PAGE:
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“I went in; I closed the door. I sat down on the bed. Blackest space extended before me. I was not in this blackness, but at the edge of it, and I confess that it is terrifying. It is terrifying because there is something in it which scorns man and which man cannot endure without losing himself. But he must lose himself; and whoever resists will founder, and whoever goes forward will become this very blackness, this cold and dead and scornful thing in the very heart of which lives the infinite. This blackness stayed next to me, probably because of my fear: this fear was not the fear people know about, it did not break me, it did not pay any attention to me, but wandered around the room the way human things do. A great deal of patience is required if thought, when it has been driven down into the depths of the horrible, is to rise little by little and recognize us and look at us. But I still dreaded that look. A look is very different from what one might think, it has neither light nor expression nor force nor movement, it is silent, but from the heart of the strangeness its silence crosses worlds and the person who hears that silence is changed.”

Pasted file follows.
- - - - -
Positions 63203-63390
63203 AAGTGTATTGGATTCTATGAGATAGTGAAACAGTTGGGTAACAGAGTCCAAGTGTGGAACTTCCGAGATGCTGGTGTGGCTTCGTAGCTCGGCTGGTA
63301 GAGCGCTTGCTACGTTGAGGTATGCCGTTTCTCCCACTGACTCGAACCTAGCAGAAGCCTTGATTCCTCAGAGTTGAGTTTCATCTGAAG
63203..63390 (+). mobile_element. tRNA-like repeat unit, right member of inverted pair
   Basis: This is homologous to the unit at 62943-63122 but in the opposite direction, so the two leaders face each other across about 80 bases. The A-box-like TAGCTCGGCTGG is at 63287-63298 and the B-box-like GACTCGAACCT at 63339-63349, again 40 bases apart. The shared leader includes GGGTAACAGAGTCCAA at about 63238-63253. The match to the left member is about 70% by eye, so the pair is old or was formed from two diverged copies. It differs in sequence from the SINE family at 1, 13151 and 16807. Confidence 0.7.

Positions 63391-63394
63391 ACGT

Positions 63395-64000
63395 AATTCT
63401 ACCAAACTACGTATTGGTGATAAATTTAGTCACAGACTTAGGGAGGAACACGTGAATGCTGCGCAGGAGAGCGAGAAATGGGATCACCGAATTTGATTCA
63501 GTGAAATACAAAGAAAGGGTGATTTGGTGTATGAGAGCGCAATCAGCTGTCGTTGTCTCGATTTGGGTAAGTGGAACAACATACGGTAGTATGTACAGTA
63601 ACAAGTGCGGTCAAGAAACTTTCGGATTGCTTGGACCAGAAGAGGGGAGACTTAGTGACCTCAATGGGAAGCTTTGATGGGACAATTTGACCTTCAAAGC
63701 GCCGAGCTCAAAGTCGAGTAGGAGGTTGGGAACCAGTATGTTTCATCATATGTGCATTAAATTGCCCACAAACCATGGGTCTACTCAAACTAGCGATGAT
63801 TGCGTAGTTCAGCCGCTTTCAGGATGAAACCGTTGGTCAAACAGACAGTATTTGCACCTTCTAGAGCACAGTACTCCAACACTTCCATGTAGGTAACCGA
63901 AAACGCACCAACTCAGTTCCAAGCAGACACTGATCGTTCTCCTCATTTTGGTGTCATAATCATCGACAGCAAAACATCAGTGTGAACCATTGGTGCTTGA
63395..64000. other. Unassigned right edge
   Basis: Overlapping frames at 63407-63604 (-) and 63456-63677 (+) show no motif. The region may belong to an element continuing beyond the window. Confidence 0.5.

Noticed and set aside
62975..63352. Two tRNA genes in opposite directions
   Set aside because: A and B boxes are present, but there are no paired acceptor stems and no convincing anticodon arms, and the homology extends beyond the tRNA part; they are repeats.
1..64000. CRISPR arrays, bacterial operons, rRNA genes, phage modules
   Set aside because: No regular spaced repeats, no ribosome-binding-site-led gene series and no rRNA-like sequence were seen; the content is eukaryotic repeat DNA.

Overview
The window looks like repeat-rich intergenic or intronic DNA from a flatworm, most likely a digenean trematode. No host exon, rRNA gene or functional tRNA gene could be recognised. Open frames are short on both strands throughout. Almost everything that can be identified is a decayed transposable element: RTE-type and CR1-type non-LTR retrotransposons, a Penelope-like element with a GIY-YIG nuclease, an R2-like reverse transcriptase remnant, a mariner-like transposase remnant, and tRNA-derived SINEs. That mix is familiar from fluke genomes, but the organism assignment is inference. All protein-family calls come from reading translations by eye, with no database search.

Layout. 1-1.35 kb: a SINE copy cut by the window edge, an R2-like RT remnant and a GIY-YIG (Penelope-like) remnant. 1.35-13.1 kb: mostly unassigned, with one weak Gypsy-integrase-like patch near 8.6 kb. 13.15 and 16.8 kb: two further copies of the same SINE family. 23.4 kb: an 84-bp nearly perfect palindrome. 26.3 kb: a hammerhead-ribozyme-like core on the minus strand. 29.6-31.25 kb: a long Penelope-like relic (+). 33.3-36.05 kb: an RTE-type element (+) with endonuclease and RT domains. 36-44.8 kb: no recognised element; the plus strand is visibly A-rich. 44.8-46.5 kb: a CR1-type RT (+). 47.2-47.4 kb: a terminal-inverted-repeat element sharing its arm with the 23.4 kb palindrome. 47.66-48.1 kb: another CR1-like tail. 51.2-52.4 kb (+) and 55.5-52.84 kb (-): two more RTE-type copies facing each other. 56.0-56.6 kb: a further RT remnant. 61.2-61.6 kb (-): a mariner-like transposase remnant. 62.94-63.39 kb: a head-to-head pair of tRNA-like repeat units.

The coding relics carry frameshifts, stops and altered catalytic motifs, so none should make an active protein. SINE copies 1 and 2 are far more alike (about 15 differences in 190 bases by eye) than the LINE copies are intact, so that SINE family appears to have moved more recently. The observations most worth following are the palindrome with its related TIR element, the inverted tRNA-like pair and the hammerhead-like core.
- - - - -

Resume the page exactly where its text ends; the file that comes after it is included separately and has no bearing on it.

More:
–Maurice Blanchot, Death Sentence